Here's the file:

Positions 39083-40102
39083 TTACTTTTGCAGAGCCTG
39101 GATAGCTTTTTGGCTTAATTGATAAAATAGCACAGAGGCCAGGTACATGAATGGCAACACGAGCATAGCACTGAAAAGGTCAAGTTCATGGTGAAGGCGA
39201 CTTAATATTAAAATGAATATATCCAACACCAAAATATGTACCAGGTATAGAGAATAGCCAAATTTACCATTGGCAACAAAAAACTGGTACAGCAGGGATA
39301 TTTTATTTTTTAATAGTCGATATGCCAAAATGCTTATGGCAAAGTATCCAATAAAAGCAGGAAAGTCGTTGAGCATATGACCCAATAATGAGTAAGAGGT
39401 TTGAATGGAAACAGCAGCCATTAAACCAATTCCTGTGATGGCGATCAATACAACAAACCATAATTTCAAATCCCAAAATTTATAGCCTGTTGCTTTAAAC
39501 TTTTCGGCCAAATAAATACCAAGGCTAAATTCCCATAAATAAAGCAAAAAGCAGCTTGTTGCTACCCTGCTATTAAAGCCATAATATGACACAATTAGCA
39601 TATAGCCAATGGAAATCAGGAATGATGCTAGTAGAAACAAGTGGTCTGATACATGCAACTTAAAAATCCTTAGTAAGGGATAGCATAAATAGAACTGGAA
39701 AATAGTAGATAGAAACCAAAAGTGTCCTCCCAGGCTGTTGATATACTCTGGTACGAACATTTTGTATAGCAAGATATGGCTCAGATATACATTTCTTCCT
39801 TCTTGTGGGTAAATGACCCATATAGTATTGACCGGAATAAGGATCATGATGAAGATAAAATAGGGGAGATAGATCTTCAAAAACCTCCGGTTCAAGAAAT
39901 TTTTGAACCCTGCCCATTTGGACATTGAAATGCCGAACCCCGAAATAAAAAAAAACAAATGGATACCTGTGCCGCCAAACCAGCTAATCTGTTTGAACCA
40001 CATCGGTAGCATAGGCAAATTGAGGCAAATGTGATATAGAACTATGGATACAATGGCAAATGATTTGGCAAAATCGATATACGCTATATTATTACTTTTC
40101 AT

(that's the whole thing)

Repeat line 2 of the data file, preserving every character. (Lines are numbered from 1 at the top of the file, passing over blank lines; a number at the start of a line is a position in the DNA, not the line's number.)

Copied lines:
39083 TTACTTTTGCAGAGCCTG